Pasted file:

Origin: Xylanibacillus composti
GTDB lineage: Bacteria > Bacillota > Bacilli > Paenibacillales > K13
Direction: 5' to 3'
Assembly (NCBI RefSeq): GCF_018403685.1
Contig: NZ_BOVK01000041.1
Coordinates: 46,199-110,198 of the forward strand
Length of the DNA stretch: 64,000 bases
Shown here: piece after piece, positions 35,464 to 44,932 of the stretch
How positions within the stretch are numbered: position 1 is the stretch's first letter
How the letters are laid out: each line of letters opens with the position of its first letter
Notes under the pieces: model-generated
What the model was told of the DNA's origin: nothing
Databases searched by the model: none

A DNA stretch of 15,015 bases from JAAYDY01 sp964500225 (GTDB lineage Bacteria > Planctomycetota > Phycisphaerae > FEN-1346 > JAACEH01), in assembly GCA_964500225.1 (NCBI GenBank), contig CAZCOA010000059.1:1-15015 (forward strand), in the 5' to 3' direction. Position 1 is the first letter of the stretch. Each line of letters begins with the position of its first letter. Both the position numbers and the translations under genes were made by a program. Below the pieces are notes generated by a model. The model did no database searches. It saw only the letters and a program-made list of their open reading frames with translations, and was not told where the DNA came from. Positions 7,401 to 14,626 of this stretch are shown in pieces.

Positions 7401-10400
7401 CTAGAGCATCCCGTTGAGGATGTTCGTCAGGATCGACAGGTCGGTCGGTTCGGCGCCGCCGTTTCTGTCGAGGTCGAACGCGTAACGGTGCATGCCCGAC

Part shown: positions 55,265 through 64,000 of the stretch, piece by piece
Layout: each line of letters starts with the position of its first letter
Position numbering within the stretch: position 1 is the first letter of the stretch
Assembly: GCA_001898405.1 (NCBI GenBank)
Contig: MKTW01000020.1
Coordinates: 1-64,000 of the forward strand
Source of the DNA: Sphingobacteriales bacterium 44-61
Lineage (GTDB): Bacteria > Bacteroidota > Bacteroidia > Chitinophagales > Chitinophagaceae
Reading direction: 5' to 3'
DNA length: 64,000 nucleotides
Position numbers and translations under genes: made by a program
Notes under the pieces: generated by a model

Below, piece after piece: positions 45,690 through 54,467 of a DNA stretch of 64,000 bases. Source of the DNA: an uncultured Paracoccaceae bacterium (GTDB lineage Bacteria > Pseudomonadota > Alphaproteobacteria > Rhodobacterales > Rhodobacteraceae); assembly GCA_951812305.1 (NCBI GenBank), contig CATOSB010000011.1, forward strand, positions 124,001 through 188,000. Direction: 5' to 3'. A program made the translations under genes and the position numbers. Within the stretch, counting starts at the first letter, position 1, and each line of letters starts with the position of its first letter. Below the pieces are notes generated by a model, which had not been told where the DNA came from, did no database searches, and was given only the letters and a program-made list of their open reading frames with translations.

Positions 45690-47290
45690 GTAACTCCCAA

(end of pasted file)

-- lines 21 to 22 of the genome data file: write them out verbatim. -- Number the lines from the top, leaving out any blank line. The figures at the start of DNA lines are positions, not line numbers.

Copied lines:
Contig: MKTW01000020.1
Coordinates: 1-64,000 of the forward strand